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Charles Hadden Spurgeon (1834 – 1892)

 

Charles Hadden Spurgeon

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1834 – 1892

Everything about him seems prodigious. Typically absorbing six books per week, he expanded his personal library until it contained 12,000 volumes. In an era that had not yet been introduced to sound-amplification, he could address an audience of 23,000 without a public address system. In 1865 his sermons sold 25,000 copies per week and were translated into over twenty languages. Members of his congregation were occasionally asked not to attend next Sunday’s service so that newcomers might find a seat.

C.H. Spurgeon was born in Kelvington, Essex, in a part of England that cherished the memories of stalwart Christians who had counted no price too dear for the faith that saves. The Reformation martyrs who had burned at the stake, as well as John Bunyan (imprisoned for thirteen years), encouraged the young man whose courage would later be called for again and again but never questioned.

In 1850 the teenager became aware of persistent spiritual need. Determined though he was to attend services at his family’s church, a snowstorm re-routed him to a sparsely-attended Methodist chapel. The preacher that day was earnest but not eloquent. Having little to say, he filled up the time allotted for the sermon by continually repeating his text: “Turn to me and be saved, all the ends of the earth! For I am God, and there is none other” (Isaiah 45:22). It was enough. The formation of England’s most powerful Christian spokesperson was under way. Within a year his theological grasp and spiritual discernment were awesome. By the time he was nineteen he had been called to one of the largest Baptist congregations in London.

His detractors, preoccupied with the shallow niceties and “good taste” of Victorian England, criticised him relentlessly. “Clerical poltroon” (a poltroon is a spiritless coward), “pulpit buffoon,” “demagogue,” they sniffed at him dismissively, comparing him to a circus performer who entertains the masses mindlessly. As it happens, his sermons are still read today, and in printed from fill sixty-three volumes equal to the contents of the ninth edition of the Encyclopedia Britannica. Helmut Thielicke, a leading Lutheran theologian and veteran of the German church struggle, advised his post-World War II seminarians to sell whatever books they owned in order to buy Spurgeon!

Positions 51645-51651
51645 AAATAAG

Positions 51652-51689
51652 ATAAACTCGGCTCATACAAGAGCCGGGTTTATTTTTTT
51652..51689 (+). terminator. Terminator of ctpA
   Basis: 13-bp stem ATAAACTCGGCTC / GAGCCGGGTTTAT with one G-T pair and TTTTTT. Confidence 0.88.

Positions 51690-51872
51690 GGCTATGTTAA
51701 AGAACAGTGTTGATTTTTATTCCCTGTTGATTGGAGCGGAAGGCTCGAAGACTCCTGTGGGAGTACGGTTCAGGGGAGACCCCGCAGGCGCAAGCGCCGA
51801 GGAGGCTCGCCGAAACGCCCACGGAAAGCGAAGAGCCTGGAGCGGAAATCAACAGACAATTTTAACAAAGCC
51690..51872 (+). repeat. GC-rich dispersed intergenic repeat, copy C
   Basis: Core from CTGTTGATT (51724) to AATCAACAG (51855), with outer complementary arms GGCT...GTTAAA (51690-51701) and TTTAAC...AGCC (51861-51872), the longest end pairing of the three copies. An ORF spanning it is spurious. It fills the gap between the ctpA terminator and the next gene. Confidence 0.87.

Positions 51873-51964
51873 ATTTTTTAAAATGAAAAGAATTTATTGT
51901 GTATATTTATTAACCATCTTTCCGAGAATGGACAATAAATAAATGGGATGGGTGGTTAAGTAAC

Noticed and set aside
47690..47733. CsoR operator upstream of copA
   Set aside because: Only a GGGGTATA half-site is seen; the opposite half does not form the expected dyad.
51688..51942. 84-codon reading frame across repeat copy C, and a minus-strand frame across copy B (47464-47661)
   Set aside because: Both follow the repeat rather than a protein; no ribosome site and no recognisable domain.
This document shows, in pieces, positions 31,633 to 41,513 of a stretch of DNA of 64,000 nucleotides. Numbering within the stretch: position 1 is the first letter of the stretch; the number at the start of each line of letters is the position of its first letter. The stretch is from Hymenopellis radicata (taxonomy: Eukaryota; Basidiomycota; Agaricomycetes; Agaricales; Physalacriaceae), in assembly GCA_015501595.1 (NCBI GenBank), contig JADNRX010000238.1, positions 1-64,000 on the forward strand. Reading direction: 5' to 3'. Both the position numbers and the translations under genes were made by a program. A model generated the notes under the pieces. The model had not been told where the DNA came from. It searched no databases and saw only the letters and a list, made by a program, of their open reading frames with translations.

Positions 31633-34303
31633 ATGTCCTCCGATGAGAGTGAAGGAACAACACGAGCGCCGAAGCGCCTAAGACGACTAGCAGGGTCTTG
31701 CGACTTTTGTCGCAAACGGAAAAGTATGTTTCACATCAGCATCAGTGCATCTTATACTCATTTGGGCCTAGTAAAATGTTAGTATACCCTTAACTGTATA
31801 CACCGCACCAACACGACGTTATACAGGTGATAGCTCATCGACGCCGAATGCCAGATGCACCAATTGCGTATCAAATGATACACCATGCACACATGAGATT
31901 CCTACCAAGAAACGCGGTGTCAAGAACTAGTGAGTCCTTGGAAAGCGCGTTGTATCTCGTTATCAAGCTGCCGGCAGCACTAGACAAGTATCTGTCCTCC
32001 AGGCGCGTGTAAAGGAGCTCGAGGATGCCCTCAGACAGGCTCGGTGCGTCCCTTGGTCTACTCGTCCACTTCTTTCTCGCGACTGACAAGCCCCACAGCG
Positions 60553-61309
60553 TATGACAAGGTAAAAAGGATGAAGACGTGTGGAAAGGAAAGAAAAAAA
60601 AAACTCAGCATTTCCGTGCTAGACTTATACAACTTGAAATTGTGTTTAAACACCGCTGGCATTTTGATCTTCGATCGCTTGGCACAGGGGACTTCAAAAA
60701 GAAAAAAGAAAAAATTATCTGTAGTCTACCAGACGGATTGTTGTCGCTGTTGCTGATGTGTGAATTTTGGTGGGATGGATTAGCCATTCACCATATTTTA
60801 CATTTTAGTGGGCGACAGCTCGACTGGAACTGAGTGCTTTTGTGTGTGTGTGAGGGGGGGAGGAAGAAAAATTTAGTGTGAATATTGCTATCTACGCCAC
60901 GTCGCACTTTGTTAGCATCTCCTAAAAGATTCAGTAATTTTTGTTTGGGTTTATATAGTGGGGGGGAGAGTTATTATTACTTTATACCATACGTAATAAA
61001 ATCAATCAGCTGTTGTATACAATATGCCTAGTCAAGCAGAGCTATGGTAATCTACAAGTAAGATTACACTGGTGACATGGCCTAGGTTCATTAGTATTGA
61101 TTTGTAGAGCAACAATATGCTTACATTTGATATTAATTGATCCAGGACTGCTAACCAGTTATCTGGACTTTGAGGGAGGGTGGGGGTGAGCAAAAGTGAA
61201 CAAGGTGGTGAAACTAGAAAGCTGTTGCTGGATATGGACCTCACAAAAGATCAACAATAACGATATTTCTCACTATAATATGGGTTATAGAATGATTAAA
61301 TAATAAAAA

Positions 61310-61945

Through humour Spurgeon ensured that his critics did not unsettle him or deflect him. “He stinketh,” first said of Lazarus and now said of Spurgeon himself, merely proved that Spurgeon had been buried with Christ and was now dead to the world’s slander.

Yet not even his gift of humour could rid him of the horror that would haunt him for the rest of his life. On an October evening in 1856 Surrey Hall was filled to capacity with a crowd of 12,000 while another 10,000 pressed on the building from outside. Part way through the service, several of Spurgeon’s opponents shouted “Fire!” Seven people died in the panic that ensued; 28 others were hospitalized. Spurgeon himself was carried from the pulpit and hidden away in a friend’s home. Later he was to say that the nightmare had brought him to the verge of insanity.

In truth, his health was never robust. Each year found him in bed for weeks at a time with a variety of ailments, including chronic inflammation of the kidneys. Not least among his miseries was an inclination to recurring bouts of depression. (No doubt exhaustion had much to do with this. He had oversight of a congregation of 4,000 members, preached every Sunday, conducted weddings and funerals, edited a magazine, and dealt with 500 letters each week.)

Appalled at the housing conditions in London and determined to have the congregation “show our love of truth by truthful love,” Spurgeon established the Stockwell Orphanage. As attacks against his evangelical stance mounted, Spurgeon had a response: “The orphanage is an eloquent answer to the sneers of infidels and scoffers of the modern school who would fain make it out that our charity lies in bigoted zeal for doctrines but does not produce practical results. Are any of the new theologians doing more? . . . What does their socialism amount to beyond words and theory?” Political injustices were addressed with the same forthrightness. Tirelessly he advocated the removal of special privileges for the Church of England, arguing as well that any qualified student would be able to attend Oxford or Cambridge University, and that any non-Anglican pastor should have the right to bury his people in parish graveyards.

Believing that “each man should give his vote with as much devotion as he prays” Spurgeon denounced Home Rule for Ireland and governmental neglect of education in England. His strongest criticism he reserved for American slavery. When publishers in the United States began deleting references to slavery in American edition of his books Spurgeon redoubled his insistence that slavery was a “soul-destroying sin.”

Like John Calvin before him, Spurgeon devoted himself to the preparation of preachers. His Pastors’ College schooled hundreds. The instructors were working pastors who modelled both academic rigour and pastoral excellence.

Yet it was the writings of the Puritans that effervesced in him throughout his ministry. In these works he claimed to have found what every minister needs but which few seminaries seem able to provide: rigorous theology, warm faith, and practical pastoral wisdom. Despite the thousands of Puritan volumes on his shelves, however, Spurgeon was aware that it is suffering, in the end, that shapes the pastor as nothing else can. The prince of preachers who had suffered so much himself maintained to the end that “affliction . . . is the best book in a minister’s library.”